Majority of finance towards fossil fuels came from outside Africa
Public and private sector financial institutions poured at least $132.3 billion into 964 gas, oil and coal projects in west, east, central and southern Africa from 2016-2021, according to a new report.
This finance for fossil fuels is locking Africa out of a ‘just transition’, according to the report published March 3, 2022. The continent runs the risk of not being able to make the necessary leap to sustainable energy in time, the study found.
A just transition requires transforming the current energy system from an extractive fossil fuel-based economy to a renewable regenerative economy.
A vast majority of this finance towards fossil fuels came from financial institutions based outside Africa, the report titled Locked Out of a Just Transition: Fossil Fuel Financing in Africa found. The study was done by BankTrack, a non-profit finance watchdog, Milieudefensie, Oil Change International, an energy advocacy, and 19 African partners, including 350Africa, Alliance for Empowering Rural Communities (AERC) from Ghana and WEP Nigeria
These include both commercial banks and public institutions such as development banks and export credit agencies, according to the report.
A majority of the largest fossil fuel financiers are from North America and Europe, in particular from the United States, the United Kingdom and France.
In Africa, the fossil fuel industry has been unable to deliver on its promises of bringing development and increased energy access, according to the study. Millions of Africans continue to live in energy poverty — out of the world’s 800 million people living in energy poverty, 600 million are in Africa. Energy poverty is the lack of access to sustainable modern energy services and products, according to the World Economic Forum.
In all, there were 406 fossil fuel companies involved in these fossil fuel projects between 2016 and the end of June 2021, the new report stated. The 58 fossil fuel projects covered in this study received $49.8 billion in this period. Finance for the Mozambique LNG project made up a large part of this sum, the report said.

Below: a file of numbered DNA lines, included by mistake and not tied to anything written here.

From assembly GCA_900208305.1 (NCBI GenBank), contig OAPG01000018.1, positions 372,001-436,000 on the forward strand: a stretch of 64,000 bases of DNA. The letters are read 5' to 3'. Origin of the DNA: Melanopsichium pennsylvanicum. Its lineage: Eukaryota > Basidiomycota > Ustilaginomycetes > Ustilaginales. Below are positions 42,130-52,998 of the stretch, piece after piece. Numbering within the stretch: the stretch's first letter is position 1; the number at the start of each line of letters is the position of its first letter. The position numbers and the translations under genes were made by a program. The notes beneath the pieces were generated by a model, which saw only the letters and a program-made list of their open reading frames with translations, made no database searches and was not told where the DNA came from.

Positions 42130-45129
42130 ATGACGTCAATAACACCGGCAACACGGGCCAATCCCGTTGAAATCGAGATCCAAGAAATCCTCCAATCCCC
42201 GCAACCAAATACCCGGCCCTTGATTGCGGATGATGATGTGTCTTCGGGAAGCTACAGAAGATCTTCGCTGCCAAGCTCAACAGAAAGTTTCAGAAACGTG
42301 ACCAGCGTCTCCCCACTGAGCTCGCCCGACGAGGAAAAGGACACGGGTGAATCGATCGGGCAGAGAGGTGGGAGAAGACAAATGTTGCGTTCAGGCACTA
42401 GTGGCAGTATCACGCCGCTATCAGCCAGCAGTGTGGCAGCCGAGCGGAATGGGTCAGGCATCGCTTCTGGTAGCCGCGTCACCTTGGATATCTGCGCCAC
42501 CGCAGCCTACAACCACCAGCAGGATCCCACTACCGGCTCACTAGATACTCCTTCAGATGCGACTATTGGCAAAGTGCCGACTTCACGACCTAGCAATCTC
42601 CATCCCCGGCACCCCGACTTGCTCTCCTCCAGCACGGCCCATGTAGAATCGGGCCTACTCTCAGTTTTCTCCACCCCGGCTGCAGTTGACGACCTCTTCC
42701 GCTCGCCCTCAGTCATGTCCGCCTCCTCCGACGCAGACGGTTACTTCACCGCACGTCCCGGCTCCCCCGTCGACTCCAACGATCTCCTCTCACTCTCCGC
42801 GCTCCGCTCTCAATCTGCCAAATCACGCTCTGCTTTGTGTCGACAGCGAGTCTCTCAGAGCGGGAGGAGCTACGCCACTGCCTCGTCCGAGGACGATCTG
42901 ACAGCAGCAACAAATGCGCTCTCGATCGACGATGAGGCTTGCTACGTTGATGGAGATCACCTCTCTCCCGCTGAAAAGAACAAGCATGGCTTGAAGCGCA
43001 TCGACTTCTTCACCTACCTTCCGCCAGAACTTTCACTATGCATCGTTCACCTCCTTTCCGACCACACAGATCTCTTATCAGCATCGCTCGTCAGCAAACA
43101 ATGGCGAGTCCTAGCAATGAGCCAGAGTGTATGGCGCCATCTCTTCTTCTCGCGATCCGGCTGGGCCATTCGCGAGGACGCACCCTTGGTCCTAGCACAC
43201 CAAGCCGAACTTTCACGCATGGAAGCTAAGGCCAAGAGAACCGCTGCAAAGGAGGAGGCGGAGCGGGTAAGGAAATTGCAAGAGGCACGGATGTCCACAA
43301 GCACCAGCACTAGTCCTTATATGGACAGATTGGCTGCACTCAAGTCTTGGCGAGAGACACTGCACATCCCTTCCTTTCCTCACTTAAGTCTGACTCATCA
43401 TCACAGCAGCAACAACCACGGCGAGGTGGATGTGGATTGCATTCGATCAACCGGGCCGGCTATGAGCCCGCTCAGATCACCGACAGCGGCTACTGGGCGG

The $8.9 billion in company finance coming from Africa itself is mostly made up of South African finance, which was $5.7 billion in the report period, the study found.
While the regional public financial institution the African Export-Import Bank takes first place, most of the finance comes from South African commercial banks Absa Group, Standard Bank and FirstRand.
If the fossil fuel industry proceeds with its plans for Africa in the next 30 years, this will emit 62 billion tonnes of carbon dioxide, according to a report by Oil Change International.
This is equivalent to 13 per cent of the remaining carbon budget associated with a 50 per cent chance of staying within a 1.5 degree Celsius level of global warming over pre-industrial levels.
Fossil fuel projects often have severe impacts on local communities and the environment, leading to displacement, loss of access to land and water as well as loss of food security.
The report suggested a set of principles for a transformative Just Transition approach to renewable energy. It also had recommendations for public and private-sector institutions and regulators, which include improving accountability for fossil fuels financing and support, ensuring exploitative practices will not be repeated as well as giving African countries the prospect of a green, resilient and sustainable future.
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